6
$\begingroup$

I have read some papers relating to the Number Field Sieve, but I could not figure out how this algorithm helps in Logjam, or even what is meant by the number field. What is this? What is meant by factorization?

I am new to this topic and need a very simple description for the above questions...

$\endgroup$
4

1 Answer 1

1
$\begingroup$

Factorization is in mathematics the process by which an algebraic expression is converted from a sum to a factor. The terms involved in the product are called factors and when multiplied together they give the original expression. The reverse process is called analysis. Usually factorization is used to find the greatest common divisor (gcd). and of the Lowest Common Multiple (lcm). polynomials, for simplifying fractional expressions, for adding and subtracting fractional expressions and for solving quadratic or higher equations. There are two basic kinds of factorization, the factorization of natural numbers (into prime factors) and the factorization of polynomials.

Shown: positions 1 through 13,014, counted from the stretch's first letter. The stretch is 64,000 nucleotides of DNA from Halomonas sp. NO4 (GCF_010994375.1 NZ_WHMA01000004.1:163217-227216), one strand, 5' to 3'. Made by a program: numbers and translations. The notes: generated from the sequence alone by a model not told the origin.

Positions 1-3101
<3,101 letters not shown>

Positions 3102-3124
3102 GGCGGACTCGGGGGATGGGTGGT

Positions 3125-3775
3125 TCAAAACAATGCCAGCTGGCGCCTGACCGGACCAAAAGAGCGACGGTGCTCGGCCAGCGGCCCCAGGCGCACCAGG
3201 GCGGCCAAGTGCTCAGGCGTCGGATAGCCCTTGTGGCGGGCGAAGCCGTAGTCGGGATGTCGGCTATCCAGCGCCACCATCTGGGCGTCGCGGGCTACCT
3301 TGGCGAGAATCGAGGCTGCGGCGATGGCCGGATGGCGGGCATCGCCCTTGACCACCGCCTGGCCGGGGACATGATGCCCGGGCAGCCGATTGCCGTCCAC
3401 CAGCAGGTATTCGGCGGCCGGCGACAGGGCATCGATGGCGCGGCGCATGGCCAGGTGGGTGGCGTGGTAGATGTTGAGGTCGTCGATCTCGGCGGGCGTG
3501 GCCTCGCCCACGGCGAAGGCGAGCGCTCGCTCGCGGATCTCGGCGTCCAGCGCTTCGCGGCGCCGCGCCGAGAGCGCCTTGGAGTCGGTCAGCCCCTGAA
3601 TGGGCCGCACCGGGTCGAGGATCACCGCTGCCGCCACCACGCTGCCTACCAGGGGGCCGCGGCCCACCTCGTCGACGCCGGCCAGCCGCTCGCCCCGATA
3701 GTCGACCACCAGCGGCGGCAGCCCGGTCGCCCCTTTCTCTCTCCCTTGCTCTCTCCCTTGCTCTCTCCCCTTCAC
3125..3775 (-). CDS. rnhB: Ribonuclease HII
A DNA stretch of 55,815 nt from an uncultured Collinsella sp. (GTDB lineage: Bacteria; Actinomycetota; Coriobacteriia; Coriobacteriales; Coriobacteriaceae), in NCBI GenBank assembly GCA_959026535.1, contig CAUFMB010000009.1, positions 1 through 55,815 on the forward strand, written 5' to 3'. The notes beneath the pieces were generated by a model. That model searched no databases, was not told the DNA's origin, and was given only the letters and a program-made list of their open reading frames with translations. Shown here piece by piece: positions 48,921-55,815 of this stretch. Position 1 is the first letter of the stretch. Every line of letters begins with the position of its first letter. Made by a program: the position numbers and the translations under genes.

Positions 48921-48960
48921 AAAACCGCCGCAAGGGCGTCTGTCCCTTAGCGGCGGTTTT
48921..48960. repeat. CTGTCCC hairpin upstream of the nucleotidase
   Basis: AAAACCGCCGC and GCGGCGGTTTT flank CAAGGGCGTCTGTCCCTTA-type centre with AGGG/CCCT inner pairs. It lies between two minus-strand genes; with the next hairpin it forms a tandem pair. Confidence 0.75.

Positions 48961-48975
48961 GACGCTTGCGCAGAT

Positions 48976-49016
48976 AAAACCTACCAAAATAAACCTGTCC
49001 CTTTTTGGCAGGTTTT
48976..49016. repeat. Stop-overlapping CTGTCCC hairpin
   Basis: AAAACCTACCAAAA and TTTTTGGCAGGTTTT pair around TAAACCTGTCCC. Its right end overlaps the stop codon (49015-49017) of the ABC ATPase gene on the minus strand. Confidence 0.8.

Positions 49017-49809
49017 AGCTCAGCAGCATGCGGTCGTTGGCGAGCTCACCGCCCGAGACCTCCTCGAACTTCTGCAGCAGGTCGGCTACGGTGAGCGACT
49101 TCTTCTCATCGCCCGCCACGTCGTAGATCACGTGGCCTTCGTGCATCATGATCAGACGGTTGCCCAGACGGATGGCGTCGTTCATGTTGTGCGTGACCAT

Many public key cryptographic schemes are based on the fact that it is computationally difficult to factor large integers. The fastest, and at the same time the most complex, classical algorithm known to date for factoring integers longer than 110 decimal places is the General Number Field Sieve (GNFS). This algorithm is based of many years of research, during which increasingly faster algorithms were produced to arrive at the GNFS algorithm so far.

The trust problem is fundamental to cryptography but it is not the only vulnerability of the DH algorithm. Applying of the General Number Field Sieve (GNFS) algorithm, to the discrete logarithm problem which uses four (4) computational steps, an attacker need only to perform the last step, which is much less computationally expensive from the first three steps. Logjam attack took the advantages of this problem to compromise a variety of Internet services that allowed the use of groups whose order was a 512-bit prime, called the extraction degree.

$\endgroup$

Your Answer

By clicking “Post Your Answer”, you agree to our terms of service and acknowledge you have read our privacy policy.

Not the answer you're looking for? Browse other questions tagged or ask your own question.